George Washington Papers

[Diary entry: 10 April 1786]

Monday 10th. Thermometer at 42 in the Morning—50 at Noon and 46 at Night.

Cold and raw Northerly wind blew all the forenoon, and in the afternoon shifted Easterly & was not much pleasanter.

Began my brick work to day—first taking away the foundations of the Garden Houses as they were first placed, & repairing the damages in the Walls occasioned by their removal. And also began to put up my pallisades (on the Wall).

Compleated Sowing with 24 quarts the drilled Oats in the ground intended for experiments at Muddy hole; which amounted at 38 Rows ten feet apart (including the parts of rows sowed on Saturday last). In the Afternoon I began to sow Barley, but finding there were too many Seeds discharged from the Barrel, notwithstanding I stopped every other hole, I discontinued the sowing until another Barrel with smaller holes cd. be prepared. The ground in which these Oats have been sowed and in which the Barley seeding had commenced—has been plowed, cross plowed, listed (as it is called, that is 3 furrow ridges) and twice harrowed before the drill plow was put into it. With this the furrow is made & the seed harrowed in witht. manure afterwds.

Began also to sow the Siberian Wheat which I had obtained from Baltimore, by means of Colo. Tilghman, at the Ferry Plantation in the ground laid apart there for experiments. This was done upon ground which, sometime ago, had been marked off by furrows 8 feet apart, in which a second furrow had been run to deepen them. 4 furrows were then plowed to these, which made the whole 5 furrow Ridges. These being done some time ago, and by frequent rains prevented Sowing at the time intended had got hard. I therefore before the Seid was sowed, split these Ridges again, by running twice in the same furrow—after wch. I harrowed the ridges and where the ground was lumpy run my spiked Roller with the Harrow at the tale, over it—wch. I found very efficacious in breaking the clods & pulverizing the earth; and wd. have done it perfectly if there had not been too much moisture remaining of the late rains: after this harrowing, & rolling where necessary, I sowed the Wheat with my drill plow on the reduced ridges in rows 8 feet apart—but I should have observed that, after the ridges were split by the furrow in the middle, and before the furrows were closed again by the harrow—I sprinkled a little dung in them. Finding the barrel discharged the Wheat too fast; I did, after sowing 9 of the shortest (for we began at the furthest corner of the field) rows, I stopped every other hole in the barrel, and in this manner sowed 5 Rows more, & still thinking the seed too liberally bestowed, I stopped 2, & left one hole open, alternately, by which 4 out of 12 holes only, discharged Seeds; and this, as I had taken the strap of leather off, seemed to give Seed enough (though not so regular as were to be wished) to the ground.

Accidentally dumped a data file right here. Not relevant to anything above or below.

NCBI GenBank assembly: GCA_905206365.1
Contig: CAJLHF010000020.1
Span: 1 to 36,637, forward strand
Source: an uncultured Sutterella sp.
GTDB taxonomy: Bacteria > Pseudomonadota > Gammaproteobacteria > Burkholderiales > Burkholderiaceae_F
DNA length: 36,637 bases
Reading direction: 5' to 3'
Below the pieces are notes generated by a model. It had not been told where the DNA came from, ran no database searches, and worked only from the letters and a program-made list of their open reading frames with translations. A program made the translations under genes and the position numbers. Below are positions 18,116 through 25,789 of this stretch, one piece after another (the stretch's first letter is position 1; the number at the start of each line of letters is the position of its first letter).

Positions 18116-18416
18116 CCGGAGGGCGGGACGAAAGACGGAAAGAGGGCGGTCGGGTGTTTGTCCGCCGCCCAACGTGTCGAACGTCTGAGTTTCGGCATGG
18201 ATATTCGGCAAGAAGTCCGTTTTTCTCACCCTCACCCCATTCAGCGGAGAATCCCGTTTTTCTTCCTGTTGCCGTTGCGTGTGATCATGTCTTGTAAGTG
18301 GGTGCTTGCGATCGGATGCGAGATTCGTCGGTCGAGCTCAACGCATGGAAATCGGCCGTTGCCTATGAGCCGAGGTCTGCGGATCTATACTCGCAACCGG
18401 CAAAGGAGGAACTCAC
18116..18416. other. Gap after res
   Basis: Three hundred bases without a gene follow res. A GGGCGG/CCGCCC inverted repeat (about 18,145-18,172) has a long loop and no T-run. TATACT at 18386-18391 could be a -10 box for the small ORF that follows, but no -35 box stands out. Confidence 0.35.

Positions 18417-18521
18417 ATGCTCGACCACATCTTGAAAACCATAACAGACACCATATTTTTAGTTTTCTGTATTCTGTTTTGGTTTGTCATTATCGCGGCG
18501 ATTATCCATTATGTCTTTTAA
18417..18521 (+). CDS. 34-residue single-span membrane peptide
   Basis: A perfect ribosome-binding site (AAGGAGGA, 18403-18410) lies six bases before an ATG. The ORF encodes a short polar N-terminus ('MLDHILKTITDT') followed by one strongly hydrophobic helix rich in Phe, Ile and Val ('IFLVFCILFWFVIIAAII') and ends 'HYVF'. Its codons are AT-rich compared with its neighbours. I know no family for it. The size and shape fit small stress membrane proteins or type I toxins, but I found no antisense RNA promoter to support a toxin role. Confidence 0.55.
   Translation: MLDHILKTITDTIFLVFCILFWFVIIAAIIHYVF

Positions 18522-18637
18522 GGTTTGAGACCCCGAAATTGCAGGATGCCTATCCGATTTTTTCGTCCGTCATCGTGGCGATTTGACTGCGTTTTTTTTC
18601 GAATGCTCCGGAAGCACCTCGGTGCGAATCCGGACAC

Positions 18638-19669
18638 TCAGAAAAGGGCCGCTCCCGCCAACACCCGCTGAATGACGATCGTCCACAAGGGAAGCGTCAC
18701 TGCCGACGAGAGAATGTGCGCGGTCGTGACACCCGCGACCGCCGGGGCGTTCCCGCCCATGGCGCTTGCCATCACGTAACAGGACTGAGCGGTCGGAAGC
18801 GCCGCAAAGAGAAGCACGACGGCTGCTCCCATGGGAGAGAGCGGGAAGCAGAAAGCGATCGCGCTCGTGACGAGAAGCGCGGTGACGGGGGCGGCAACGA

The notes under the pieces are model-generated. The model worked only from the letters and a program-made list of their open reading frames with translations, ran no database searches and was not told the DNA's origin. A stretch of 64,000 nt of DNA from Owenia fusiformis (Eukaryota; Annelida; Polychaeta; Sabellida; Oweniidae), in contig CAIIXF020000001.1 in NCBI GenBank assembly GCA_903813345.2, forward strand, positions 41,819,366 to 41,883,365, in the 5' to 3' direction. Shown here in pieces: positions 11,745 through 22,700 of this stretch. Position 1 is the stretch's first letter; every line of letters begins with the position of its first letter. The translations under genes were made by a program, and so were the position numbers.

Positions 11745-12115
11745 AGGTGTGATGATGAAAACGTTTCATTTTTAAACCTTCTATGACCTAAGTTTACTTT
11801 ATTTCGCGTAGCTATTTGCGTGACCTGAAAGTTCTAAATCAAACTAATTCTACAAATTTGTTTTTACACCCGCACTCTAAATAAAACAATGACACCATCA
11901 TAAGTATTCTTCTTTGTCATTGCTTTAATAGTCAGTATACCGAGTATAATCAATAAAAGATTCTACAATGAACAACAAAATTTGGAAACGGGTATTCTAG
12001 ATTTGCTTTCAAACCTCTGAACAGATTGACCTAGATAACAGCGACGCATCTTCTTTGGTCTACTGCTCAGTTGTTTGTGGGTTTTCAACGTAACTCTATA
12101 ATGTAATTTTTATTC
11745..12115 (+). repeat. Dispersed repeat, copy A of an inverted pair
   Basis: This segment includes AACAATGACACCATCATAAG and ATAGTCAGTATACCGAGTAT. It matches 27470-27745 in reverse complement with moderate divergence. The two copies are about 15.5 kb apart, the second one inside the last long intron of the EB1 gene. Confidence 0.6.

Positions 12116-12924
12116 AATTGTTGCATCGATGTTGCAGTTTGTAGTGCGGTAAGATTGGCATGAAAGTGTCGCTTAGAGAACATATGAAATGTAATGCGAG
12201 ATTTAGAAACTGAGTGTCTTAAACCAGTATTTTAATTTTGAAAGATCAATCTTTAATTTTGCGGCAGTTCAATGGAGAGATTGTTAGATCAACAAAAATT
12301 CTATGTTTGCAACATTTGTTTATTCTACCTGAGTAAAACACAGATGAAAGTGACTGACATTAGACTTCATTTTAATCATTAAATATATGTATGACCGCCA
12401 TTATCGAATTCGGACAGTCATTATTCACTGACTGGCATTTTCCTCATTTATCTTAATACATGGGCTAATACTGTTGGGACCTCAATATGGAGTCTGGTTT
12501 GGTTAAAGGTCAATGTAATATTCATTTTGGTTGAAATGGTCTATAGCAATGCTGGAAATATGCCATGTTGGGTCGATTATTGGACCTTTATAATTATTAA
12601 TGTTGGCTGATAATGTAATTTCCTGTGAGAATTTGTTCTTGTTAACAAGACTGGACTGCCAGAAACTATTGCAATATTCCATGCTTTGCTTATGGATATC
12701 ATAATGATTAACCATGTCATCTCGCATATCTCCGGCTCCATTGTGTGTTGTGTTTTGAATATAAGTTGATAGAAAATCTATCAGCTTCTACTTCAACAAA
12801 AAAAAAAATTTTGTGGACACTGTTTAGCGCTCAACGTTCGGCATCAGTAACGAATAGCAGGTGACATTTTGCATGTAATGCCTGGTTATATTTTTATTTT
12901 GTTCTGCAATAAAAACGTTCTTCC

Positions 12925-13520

Doctr. Stuart and his Sister left this after breakfast (passing through Mary land) to his fathers from whence the Doctor is to proceed to Richmond.

foundations of the garden houses: GW was in the process of enlarging his upper and lower gardens. The north and south walls of each garden were extended westward in an inward curve to a point where they converged. At this point in each garden, GW rebuilt an octagonal garden house.

Index Entries